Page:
It is fair to say that Bill Gates knows how to make headlines.
The Microsoft founder was in China yesterday to make a speech on the safe disposal of human waste, and ensured he got maximum exposure by addressing the audience with a jar of human excrement next to him.
The billionaire philanthropist placed the jar on a pedestal next to him to kick off a three-day "Reinvented Toilet" expo in China.
"You might guess what's in this beaker, and you'd be right. Human faeces," Gates said.
"This small amount of faeces could contain as many as 200 trillion rotavirus cells, 20 billion Shigella bacteria, and 100,000 parasitic worm eggs."I brought it out to draw attention to a serious issue that kills more than 500,000 people every year: poor sanitation."
Mr Gates argued that the global sanitation problem that costs an estimated £170.3bn a year, will "get worse if we don't do something about it"."In places without safe sanitation, there is much more than one [jar's] worth in the environment," he said.
"These and other pathogens cause diseases like diarrhoea, cholera, and typhoid that kill nearly 500,000 children under the age of five every year."
The Bill and Melinda Gates Foundation has invested more than £152 million ($294m) over seven years to create a "pathogen-killing" toilet that can break down human waste and destroy germs.
The new toilets leave behind clean water and solids that can be used as fertiliser, or disposed of safely outdoors without further treatment, Gates claimed.
The toilets operate off grid, without piped-in water, a sewer connection or outside electricity and can work for less than 40 pence per day. Some of the current prototypes are solar powered, or generate their own energy mechanically.
Over 20 companies signed up to the sanitation project, including Clear, Eco-San, SCG Chemicals and Eram Scientific Solutions.
Gates, who tasted water made from faeces and said "he would happily drink it every day", has also invested in a small-scale treatment plant that processes waste from pit latrines, septic tanks and sewers."I watched the piles of faeces go up the conveyer belt and drop into a large bin," Gates described in a blog post.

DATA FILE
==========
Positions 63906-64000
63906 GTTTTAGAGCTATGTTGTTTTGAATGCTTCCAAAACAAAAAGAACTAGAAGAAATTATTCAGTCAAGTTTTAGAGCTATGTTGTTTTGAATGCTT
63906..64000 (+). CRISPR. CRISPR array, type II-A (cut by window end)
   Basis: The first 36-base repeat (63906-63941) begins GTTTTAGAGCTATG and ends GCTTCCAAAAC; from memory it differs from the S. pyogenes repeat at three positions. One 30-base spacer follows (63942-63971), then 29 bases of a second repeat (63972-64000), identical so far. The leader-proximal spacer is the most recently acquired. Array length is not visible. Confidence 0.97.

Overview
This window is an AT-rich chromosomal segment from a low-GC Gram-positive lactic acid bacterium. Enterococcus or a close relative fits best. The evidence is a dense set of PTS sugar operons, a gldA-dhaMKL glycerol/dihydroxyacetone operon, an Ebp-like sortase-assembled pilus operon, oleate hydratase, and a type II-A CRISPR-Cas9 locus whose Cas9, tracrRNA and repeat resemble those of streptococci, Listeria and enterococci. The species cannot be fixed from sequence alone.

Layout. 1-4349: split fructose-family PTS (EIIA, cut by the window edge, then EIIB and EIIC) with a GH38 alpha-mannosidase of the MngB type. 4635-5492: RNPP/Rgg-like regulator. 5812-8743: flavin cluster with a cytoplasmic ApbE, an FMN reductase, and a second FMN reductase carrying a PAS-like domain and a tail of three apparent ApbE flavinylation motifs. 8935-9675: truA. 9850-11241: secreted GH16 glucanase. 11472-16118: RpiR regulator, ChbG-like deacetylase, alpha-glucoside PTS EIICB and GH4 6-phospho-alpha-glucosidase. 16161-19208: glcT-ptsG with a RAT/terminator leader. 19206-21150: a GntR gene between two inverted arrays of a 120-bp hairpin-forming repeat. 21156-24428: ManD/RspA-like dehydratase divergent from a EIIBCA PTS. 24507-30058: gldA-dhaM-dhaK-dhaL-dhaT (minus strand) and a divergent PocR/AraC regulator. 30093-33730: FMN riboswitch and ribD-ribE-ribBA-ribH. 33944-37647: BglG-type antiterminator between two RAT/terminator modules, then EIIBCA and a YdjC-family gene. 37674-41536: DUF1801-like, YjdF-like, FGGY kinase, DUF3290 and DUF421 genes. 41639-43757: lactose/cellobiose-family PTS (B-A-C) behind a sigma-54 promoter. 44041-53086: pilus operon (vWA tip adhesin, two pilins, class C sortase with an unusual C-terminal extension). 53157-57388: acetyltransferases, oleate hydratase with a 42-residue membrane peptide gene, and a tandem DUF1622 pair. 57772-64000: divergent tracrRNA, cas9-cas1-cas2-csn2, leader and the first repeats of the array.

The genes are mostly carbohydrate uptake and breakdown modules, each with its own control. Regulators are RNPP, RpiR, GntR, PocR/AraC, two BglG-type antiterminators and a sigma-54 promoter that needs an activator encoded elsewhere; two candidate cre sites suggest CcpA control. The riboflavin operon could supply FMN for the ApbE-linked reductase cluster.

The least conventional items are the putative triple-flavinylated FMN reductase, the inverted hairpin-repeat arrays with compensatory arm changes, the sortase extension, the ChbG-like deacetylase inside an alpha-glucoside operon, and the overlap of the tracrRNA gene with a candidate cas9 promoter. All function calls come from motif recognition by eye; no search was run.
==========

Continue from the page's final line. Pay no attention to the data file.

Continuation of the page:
"They made their way through the machine, getting boiled and treated.
"A few minutes later I took a long taste of the end result: a glass of delicious drinking water."
The plant, called the Omniprocessor, takes in human waste, kills dangerous pathogens, and converts the resulting materials into products with potential commercial value - like clean water, electricity, and fertiliser.
"Population growth, urbanisation, and water scarcity over the next few decades will make it even more difficult for cities in Africa and Asia - cities that are already struggling with inadequate sanitation systems - to break the cycle of disease and poverty associated with unsafe sanitation," Gates said yesterday.
Gates estimated that by 2030, sanitation technology will be a $6 billion (£4.5 billion) a year global business opportunity.
According to figures from the World Health Organisation and Unicef, three in 10 people worldwide, or 2.1 billion, lack access to safe, readily available water at home, and 4.5 billion lack sanitation that is managed safely."We are on the cusp of a sanitation revolution," Gates said. "It's no longer a question of if we can do it. It's a question of how quickly this new category of off-grid solutions will scale. We don't know exactly how long that will take, but we do know it can't happen fast enough."